When choosing an overnight diaper, you not only have to consider your child’s unique needs. You also need to look at how the diaper is going to perform over the hours your baby is asleep. Read on for information about why overnight diapers are necessary and what to look for when choosing a brand.
Why do I need Overnight Diapers?
Overnight diapers might initially sound like a gimmick to get new parents to buy more diapers, but most seasoned parents will tell you they’re completely necessary. Below, we outline the main differences between overnight and daytime diapers:
- Absorbency: All diapers have some sort of absorbent core. The key difference between daytime and overnight diapers is the number of layers in the absorbent core. Both disposable and cloth diapers designed for overnight use have extra layers to keep your baby dry, usually for up to twelve hours.
- Leak Protection: Some diapers absorb liquid well, but a poor fit can lead to leaks every time your baby moves. Most overnight diapers are designed to fit comfortably but snugly to avoid this problem.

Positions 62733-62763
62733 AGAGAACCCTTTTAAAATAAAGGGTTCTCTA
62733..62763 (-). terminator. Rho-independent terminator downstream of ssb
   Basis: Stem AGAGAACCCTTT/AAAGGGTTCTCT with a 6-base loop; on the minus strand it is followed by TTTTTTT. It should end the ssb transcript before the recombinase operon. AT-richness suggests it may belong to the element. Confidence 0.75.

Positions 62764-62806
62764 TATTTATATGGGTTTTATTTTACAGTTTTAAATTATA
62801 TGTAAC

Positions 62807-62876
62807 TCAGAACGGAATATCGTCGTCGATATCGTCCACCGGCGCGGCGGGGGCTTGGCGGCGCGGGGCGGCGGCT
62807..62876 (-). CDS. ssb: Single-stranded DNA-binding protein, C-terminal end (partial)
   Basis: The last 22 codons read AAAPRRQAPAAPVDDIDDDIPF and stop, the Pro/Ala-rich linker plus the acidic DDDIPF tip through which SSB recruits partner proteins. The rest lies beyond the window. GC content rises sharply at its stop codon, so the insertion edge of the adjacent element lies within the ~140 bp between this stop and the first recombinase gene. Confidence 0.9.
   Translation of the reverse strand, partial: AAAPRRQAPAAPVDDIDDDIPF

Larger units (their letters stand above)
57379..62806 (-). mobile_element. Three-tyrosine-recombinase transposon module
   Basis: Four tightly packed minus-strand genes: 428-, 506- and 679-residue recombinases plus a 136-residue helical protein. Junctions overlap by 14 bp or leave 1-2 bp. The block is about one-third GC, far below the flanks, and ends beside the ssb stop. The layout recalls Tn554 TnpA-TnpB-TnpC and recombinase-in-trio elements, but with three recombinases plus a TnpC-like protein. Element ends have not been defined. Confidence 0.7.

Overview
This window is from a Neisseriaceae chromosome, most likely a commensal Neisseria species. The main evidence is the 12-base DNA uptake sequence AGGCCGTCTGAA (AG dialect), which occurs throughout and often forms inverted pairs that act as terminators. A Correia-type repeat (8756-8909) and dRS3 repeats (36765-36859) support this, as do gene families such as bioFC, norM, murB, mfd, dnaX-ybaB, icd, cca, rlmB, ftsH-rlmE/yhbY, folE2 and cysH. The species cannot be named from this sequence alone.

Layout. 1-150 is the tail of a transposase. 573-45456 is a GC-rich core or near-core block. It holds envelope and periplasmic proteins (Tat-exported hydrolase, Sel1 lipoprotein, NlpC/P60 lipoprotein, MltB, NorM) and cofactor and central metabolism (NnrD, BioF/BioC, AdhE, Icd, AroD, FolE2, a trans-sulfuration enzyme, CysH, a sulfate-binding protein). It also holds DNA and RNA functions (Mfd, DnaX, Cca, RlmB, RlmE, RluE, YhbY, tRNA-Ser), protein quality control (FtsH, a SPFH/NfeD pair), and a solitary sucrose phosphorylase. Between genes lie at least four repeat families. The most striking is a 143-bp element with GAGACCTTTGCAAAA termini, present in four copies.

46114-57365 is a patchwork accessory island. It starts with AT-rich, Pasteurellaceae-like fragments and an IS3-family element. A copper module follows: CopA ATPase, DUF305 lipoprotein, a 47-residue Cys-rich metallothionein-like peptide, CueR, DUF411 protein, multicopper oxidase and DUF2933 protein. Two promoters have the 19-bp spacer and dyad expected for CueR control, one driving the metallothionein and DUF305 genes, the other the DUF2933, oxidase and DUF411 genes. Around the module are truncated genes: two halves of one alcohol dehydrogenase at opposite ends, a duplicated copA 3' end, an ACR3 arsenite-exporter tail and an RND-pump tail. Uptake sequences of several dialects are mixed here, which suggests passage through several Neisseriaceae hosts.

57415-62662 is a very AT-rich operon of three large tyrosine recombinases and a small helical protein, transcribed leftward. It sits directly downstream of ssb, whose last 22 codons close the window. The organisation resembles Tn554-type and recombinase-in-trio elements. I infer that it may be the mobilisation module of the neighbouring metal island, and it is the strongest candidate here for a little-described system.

- Comfort: Just like you might choose a fleece sleeper to keep your baby cozy during the night, you want a diaper that performs well while still being comfortable. Many overnight diapers are made from softer materials and designed to keep moisture away from your baby’s skin.
What should I Look for in an Overnight Diaper?
Choosing the diaper that works best for your baby is difficult enough, and the decision is even more complicated when it comes to overnight diapers. To help you, we’ve outlined the most important considerations to make when choosing an overnight diaper.
The material used in an overnight diaper is arguably more important than in a daytime diaper because it’s going to be in contact with your baby’s skin for longer. Especially if your baby has sensitive skin, you’ll want to find a material that’s gentle. We explore the most common materials below, grouped by disposable and cloth diapers.
||The absorbent core in disposable diapers is typically made from super-absorbent polymers (SAP), which are tiny particles that soak up moisture. It also usually contains wood pulp to help distribute fluid.
||In a cloth diaper, the absorbent core can be a fabric insert or the entire diaper itself. Extra absorbency comes from extra layers of fabric, and the most common materials used include cotton, bamboo and hemp. Cotton is the most affordable but bamboo and hemp tend to be more absorbent.